And that’s not even getting to the pregnancy-related complications, like an ectopic pregnancy or partial miscarriage, where abortion can be medically necessary to save the life of the pregnant person, which may also impact those who conceive via IVF.

Chen is concerned that access to fertility care could become more and more difficult, especially in states with bans or even just stricter parameters for a legal abortion where fertility specialists may be hesitant about setting up a practice.

What is a “personhood bill,” and could it make IVF illegal?

According to fertility organization Resolve, hundreds of personhood bills have been proposed (and until now, defeated) in states across the country, including Oregon, Florida, New Hampshire and Arizona. “States around the country (as well as the federal government) have attempted to pass laws declaring that human life, or ‘personhood’ begins as soon as sperm fertilizes an egg,”the organization writes. “These so-called personhood bills could make common fertility treatments like IVF illegal.”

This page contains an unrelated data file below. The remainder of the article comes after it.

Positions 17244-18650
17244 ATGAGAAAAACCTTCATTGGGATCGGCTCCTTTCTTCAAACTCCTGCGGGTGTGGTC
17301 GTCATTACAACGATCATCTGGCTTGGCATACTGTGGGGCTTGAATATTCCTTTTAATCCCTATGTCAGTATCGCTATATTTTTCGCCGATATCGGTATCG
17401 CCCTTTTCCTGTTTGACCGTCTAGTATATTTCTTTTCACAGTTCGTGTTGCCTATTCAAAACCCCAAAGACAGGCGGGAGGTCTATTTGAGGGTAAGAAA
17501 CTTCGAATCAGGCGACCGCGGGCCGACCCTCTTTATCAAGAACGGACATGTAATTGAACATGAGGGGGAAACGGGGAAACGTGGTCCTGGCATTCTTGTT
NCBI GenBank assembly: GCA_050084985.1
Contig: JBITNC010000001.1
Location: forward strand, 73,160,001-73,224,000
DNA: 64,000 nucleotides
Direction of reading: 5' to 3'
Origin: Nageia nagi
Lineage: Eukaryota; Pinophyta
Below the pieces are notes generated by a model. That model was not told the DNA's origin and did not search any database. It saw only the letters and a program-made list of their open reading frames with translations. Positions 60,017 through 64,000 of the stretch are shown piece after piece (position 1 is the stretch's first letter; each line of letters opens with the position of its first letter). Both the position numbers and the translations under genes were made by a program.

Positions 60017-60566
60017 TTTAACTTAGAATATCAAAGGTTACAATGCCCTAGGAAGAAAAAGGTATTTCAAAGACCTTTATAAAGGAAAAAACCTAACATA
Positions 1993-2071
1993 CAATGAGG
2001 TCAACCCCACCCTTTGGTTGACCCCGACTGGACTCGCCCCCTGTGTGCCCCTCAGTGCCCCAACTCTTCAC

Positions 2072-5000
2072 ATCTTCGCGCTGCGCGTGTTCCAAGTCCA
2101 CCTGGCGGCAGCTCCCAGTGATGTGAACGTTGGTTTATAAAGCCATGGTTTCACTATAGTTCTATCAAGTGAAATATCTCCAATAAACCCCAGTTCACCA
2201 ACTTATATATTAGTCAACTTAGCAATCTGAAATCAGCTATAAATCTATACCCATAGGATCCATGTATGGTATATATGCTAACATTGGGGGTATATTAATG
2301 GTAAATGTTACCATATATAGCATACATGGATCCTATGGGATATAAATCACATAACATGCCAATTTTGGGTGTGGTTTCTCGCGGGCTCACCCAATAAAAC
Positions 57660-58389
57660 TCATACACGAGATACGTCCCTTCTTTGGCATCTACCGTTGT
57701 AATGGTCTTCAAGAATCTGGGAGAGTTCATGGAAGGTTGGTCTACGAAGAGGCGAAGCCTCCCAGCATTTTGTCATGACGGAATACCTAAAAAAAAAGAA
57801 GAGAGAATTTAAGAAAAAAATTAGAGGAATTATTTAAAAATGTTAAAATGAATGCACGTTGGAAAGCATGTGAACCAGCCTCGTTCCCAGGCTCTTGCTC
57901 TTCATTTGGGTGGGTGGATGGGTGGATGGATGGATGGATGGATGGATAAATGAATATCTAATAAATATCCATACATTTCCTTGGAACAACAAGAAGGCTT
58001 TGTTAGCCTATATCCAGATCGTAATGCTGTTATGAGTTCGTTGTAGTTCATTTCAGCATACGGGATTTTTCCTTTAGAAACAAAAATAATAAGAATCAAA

Chen agrees: “This could criminalize what a lot of doctors do,” she says, pointing out that these personhood bills are all quite different. A proposed Nebraska bill, for example, makes it so personhood begins at fertilization (even in a lab, making some parts of IVF practices potentially illegal), whereas an Oklahoma personhood bill defines it as fertilization in the uterus. Other states with personhood bills currently proposed include Pennsylvania, South Carolina and Missouri.